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Demand for modular construction prompts Hale Construction to launch new company

Seven Oaks Timber Frame, part of Neath-based construction company JG Hale Construction, is to be turned into a separate limited company and rebranded as Seven Oaks Modular in a move that reflects its rapid growth and the increasing demand for modular construction solutions in the UK.
The new company will be managed by Charlotte Hale, with Jonathan Hale – chairman of JG Hale Construction – also becoming chairman of Seven Oaks Modular. The brands Hale Construction and Hale Homes will remain within the parent company JG Hale Construction.
Seven Oaks has an order book in excess of £10.5 million all with tier one contractors and large property developers. It anticipates year-on-year growth of more than 15 per cent.

The growth is partly being driven by government initiatives to build more homes quickly. The UK Government set a target of building 300,000 new homes in 2017 and the Welsh Government aims to build 20,000 new affordable homes by 2021.

Modular construction cuts time on site to around half – and it means that although components and materials are more expensive than traditional ones, cost comparisons conducted by Seven Oaks revealed that the overall cost is the same, if not cheaper than traditional building techniques because of the increased development speed. Modular housing also incorporates greater quality and precision from the factory installed components and materials. This greener-quality housing matches customer expectations, end user and market requirements.
Seven Oaks Modular is extending its product offering to incorporate windows, doors and external cladding into its prefabricated timber frame panels, with a view to offering fully modular volumetric buildings in the future. It has also invested in research into developing bathroom and kitchen pods, CLT and other modular renewable products and solutions. While continuing success with its Trisowarm insulated panel is expected to grow. The benefits of the Trisowarm system are many, including better energy efficiency and structural strength, being 5 times as strong as traditional timberframe.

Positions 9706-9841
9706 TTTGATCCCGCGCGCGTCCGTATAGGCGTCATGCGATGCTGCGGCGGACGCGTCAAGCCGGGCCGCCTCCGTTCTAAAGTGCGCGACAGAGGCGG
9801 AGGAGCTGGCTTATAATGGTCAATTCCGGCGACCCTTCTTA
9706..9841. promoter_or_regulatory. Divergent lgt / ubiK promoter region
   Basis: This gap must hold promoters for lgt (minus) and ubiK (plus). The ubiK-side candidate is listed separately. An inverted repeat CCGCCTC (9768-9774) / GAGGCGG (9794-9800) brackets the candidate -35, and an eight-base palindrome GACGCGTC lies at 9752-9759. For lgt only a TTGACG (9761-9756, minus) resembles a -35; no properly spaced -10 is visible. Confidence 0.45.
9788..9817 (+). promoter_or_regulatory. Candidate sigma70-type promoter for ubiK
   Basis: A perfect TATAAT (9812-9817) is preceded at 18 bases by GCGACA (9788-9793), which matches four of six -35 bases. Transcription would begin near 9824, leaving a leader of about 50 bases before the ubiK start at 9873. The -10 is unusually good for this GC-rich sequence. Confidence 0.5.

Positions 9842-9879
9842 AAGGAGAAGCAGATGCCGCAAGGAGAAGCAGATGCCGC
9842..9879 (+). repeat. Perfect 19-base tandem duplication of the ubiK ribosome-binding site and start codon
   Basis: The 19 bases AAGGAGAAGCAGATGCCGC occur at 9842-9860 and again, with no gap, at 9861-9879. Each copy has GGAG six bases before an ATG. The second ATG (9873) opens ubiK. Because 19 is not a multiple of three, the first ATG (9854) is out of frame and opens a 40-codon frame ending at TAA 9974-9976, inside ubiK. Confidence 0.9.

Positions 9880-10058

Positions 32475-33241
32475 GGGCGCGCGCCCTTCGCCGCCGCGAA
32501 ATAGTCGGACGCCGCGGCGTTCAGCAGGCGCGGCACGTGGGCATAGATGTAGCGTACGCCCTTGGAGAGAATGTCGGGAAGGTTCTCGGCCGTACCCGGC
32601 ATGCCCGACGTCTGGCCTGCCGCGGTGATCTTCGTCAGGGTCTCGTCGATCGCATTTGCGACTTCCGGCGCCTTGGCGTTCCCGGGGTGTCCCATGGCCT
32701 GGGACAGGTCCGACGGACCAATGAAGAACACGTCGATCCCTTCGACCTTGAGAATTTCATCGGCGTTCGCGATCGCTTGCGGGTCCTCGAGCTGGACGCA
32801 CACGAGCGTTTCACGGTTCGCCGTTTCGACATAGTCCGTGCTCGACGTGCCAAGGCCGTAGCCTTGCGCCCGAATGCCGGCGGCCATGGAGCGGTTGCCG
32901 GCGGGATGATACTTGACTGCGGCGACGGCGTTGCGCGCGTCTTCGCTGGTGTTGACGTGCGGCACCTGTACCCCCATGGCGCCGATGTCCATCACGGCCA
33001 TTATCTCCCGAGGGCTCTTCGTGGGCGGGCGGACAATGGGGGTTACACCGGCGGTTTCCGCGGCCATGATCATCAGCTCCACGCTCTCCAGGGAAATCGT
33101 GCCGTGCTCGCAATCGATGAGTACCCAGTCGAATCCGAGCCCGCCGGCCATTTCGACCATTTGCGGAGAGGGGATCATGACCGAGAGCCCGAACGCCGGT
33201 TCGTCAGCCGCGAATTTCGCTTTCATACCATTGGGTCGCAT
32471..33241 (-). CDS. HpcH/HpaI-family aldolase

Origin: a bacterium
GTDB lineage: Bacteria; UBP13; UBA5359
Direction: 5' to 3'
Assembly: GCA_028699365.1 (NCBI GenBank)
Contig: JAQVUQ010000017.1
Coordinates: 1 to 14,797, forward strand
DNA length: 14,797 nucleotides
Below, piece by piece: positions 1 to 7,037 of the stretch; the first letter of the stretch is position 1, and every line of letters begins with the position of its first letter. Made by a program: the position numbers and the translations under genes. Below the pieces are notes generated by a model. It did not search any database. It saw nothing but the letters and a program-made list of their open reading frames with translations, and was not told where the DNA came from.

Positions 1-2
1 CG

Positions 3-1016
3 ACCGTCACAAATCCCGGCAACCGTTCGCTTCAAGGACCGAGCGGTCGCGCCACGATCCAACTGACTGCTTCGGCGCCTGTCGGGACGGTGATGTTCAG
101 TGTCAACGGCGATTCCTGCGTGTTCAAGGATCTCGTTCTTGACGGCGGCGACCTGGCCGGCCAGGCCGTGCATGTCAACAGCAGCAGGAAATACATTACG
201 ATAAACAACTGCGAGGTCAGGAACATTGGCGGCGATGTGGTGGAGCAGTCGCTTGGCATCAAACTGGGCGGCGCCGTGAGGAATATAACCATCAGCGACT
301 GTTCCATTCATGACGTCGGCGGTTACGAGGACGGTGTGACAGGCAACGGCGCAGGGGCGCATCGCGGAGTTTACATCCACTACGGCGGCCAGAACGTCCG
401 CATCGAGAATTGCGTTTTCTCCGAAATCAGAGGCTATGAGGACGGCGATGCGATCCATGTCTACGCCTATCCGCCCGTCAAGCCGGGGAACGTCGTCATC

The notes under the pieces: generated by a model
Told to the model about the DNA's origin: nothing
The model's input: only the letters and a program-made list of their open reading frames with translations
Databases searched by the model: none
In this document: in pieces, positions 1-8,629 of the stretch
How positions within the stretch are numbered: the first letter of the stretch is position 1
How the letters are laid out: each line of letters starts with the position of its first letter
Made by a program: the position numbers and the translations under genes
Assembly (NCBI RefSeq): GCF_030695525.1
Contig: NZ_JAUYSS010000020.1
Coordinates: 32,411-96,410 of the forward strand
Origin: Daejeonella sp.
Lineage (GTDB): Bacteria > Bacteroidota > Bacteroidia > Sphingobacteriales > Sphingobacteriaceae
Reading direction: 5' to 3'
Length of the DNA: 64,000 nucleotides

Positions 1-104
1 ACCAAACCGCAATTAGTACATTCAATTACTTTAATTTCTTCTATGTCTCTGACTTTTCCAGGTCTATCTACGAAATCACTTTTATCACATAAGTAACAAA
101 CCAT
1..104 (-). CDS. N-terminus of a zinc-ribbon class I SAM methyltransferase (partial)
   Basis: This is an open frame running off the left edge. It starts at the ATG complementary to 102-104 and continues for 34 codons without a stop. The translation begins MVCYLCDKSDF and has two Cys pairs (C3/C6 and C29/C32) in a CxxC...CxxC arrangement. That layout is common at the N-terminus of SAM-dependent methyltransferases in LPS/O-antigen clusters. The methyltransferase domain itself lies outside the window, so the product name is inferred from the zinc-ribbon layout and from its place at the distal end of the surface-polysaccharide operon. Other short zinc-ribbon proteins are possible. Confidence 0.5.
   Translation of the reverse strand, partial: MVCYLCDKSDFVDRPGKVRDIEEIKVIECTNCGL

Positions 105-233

Following the rebrand, the company will also invest £2 million in expanding its production facilities and increasing the size of its workforce. It has plans to move into new premises increasing the company’s capacity threefold – from producing 1,000 homes per year to 3,000 per year. Details of this move will be unveiled later this year.
Charlotte Hale, manager of Seven Oaks Modular, said:
“We’ve listened to our customers and with an evidently increased demand for offsite manufacturing, we’ve decided to introduce a more modular approach to our product offerings. There is a big housing shortage in the UK and this approach has the potential to help solve that in a quicker and more efficient way.
“We already have a very healthy order book but our core client base is ever expanding and we aim to provide the best possible quality renewable and current modular solutions in the UK. We also have big plans on investment that will see us take on new premises and create many new jobs in the heart of Neath.”